Wisconsin Dept. of Health Services: Caution advised even after flood waters recede

Contact:
Jennifer Miller/Elizabeth Goodsitt
(608) 266-1683

State health officials are urging Wisconsin residents who live in flooded areas to be cautious even after the water begins to recede.

“Residents should avoid entering flood waters because they may contain raw sewage if septic tanks have gotten overwhelmed by high rain levels,” said Karen McKeown, State Health Officer. “Once cleanup begins, residents need to be aware of risks such as mold, contaminated food and water, not to mention the stress that can come during a major event, such as flooding.”

Before entering a home or business that’s been flooded, make sure the building is structurally safe and that the electric service has been inspected and is safe to use. Gas appliances should also be inspected and approved for use.

Within a few days after the flood waters recede, people may see or smell mold, but sometimes problems take longer to show up. If you have had water damage from a flood in your home or business, the best advice is to talk to a professional cleaning service with flood cleanup experience. They can tell you how serious the mold problem is and the safest way to get rid of it.

After flood waters recede, residents with wells that were submerged are advised to have the well tested. Well water should be sampled for coliform bacteria, whose presence indicates contamination and requires disinfection of the well and water system. Residents in affected areas can contact their local health department for information and water testing services that may be available.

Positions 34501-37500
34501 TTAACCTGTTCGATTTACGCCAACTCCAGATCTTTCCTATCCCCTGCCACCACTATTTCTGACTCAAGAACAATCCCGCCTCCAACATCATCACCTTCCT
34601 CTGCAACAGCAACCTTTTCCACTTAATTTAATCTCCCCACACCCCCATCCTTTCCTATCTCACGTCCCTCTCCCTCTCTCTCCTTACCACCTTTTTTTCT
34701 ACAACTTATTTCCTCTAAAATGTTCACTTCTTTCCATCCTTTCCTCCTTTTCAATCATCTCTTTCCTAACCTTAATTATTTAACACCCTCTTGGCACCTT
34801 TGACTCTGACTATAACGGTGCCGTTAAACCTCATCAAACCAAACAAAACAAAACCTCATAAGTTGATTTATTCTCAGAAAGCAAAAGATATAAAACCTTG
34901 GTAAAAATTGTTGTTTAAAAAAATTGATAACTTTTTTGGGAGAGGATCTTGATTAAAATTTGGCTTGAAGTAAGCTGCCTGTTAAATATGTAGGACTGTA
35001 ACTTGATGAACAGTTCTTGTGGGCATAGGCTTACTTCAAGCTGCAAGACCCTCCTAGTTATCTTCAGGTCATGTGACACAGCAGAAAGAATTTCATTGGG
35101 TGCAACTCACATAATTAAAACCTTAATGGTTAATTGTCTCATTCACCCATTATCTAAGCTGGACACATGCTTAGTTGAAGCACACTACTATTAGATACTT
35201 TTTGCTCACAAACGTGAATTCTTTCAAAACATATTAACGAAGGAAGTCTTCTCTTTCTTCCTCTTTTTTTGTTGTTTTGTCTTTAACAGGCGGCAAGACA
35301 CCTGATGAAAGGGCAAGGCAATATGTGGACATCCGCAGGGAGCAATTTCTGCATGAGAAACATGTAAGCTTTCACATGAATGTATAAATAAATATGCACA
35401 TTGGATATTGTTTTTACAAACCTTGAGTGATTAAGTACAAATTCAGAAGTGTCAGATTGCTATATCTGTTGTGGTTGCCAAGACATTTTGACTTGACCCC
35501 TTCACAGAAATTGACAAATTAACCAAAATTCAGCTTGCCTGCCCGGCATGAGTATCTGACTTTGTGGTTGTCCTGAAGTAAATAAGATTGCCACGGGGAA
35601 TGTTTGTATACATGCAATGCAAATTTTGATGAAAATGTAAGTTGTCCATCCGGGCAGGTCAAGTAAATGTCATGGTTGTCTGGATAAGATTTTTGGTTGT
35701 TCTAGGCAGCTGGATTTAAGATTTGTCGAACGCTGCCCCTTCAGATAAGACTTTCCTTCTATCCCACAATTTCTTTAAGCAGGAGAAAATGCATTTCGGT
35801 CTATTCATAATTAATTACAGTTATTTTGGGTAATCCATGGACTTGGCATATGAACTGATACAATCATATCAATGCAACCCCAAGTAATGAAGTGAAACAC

Health officials also recommend that residents throw out any food that has been touched by flood water, even if it was stored in waterproof containers. Refrigerated and frozen foods should also be inspected, especially if there was a power outage. Check the smell and appearance of all meats, seafood, milk, produce and leftovers, and “when in doubt, throw it out.”

Floods can be traumatic and it’s common to show signs of stress during and afterward. It is important for people to monitor their physical and emotional health and seek help if it’s necessary. The Substance Abuse and Mental Health Services Administration (SAMHSA) has a toll-free, confidential crisis support service at 1-800-985-5990, or text TalkWithUs to 66746 to connect with a trained counselor.

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